David's Review Corner
, December 2009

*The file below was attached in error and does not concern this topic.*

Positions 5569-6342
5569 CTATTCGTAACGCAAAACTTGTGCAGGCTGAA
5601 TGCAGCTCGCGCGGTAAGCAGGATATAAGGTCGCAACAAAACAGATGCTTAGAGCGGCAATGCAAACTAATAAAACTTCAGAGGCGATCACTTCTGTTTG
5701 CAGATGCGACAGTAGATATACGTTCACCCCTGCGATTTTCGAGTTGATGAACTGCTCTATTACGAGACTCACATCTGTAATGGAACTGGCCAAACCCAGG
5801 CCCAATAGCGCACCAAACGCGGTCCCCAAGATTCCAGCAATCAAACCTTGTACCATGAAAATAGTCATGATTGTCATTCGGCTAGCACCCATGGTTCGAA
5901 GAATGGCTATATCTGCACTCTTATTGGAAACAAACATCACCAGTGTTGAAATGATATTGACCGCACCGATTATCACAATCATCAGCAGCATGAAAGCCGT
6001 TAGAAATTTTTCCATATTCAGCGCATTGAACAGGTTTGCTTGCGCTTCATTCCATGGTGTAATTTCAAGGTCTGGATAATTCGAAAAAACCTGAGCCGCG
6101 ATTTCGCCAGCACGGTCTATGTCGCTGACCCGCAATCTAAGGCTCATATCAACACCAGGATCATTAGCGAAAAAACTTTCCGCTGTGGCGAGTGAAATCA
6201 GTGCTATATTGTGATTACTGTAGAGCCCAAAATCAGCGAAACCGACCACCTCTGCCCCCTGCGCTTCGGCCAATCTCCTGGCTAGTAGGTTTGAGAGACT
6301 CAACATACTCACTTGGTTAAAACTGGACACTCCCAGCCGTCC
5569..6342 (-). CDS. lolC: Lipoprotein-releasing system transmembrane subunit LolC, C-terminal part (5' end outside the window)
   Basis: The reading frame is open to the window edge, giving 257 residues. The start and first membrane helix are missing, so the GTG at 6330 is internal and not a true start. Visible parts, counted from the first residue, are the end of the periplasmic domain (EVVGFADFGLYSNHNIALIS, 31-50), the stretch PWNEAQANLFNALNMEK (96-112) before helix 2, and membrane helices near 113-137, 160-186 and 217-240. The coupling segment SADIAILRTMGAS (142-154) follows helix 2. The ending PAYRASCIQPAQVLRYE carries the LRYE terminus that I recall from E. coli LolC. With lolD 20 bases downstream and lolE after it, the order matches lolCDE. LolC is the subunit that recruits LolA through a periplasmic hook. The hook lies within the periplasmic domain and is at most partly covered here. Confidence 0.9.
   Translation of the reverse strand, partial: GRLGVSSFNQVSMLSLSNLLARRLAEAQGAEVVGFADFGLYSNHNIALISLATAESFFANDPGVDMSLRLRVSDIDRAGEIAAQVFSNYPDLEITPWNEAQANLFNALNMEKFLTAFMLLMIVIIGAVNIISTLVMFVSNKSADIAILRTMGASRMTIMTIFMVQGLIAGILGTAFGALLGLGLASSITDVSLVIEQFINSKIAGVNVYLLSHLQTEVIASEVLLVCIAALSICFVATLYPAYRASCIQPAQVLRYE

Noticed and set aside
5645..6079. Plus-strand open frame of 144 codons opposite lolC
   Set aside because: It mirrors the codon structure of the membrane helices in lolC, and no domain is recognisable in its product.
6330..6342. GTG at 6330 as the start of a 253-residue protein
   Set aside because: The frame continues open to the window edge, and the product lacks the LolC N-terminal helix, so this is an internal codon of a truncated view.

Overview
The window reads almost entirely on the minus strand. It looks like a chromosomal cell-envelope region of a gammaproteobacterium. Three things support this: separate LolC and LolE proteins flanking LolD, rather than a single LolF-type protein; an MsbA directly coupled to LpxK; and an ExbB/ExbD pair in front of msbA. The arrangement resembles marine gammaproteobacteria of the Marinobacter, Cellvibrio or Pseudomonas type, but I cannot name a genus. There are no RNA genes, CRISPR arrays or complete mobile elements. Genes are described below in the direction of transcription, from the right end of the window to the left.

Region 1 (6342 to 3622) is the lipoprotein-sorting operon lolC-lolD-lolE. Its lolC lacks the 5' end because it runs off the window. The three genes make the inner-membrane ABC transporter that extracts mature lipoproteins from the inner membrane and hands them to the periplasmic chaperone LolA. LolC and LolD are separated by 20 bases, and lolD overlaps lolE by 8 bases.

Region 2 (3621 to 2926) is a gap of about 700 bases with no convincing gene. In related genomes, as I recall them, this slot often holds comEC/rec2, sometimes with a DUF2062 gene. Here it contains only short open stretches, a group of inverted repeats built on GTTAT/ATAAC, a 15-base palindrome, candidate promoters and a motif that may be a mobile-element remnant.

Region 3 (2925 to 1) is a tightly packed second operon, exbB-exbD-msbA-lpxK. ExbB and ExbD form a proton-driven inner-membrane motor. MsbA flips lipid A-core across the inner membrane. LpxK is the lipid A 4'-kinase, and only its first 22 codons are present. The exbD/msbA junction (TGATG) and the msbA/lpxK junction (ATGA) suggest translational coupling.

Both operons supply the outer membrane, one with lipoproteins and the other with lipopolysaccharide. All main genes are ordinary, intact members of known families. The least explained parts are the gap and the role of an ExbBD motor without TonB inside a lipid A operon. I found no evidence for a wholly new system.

Described as ‘the most original and inventive Italian composer of his generation’, Gian Francesco Malipiero’s prodigious output included seventeen symphonies. At the age of thirty he made a massive gesture of self-criticism and destroyed his mass of already completed scores, only in his late forties beginning work on the eleven numbered symphonies. Though by that time he was seen as a modernist, much of his music remained in the style of the big romantic poems dressed up with a thin veneer of modernity. The Seventh dates from 1948 and carries the subtitle ‘delle canzoni’ (of the songs), but is best regarded as an abstract work, flowing melodic material not being its strongest point. The opening allegro has a passing similarity with British composers of the early 20th century, and is the most attractive of the score’s four movements, the scherzo being busy but without the rhythmic attractions that would make it immediately attractive, while the concluding lento is rather somber until its closing heroic stance. The Sinfonia in un tempo dates from 1950, and is a misnomer, only its continuity—which almost extends to half an hour—concealing a clear four movement structure. It is a dogged work that carries no happiness, and points towards the bitterness that entered the last period of his life, fully demonstrated in the 1962 Sinfonia per Antigendia. Described on the discs sleeve as his ‘most inscrutable symphony’, its four relatively short movements take Malipiero into the world of atonality. The name and story is taken from the musician of ancient times who played the piffero—an early instrument here given to the ever-present piccolo. The disc comes from recordings issued on the Marco Polo label, this being the fourth and penultimate disc in the complete cycle, and if you are just coming to the composer, I would firstly go to the more readily attractive Third and Fourth Symphonies (8.570878) . The Moscow Symphony has here been sailing in unchartered territory and not always able to mask its unfamiliarity, but the guiding hand of conductor, Antonio de Almeida, produces some lovely moments, the woodwind most persuasive. Reliable engineering.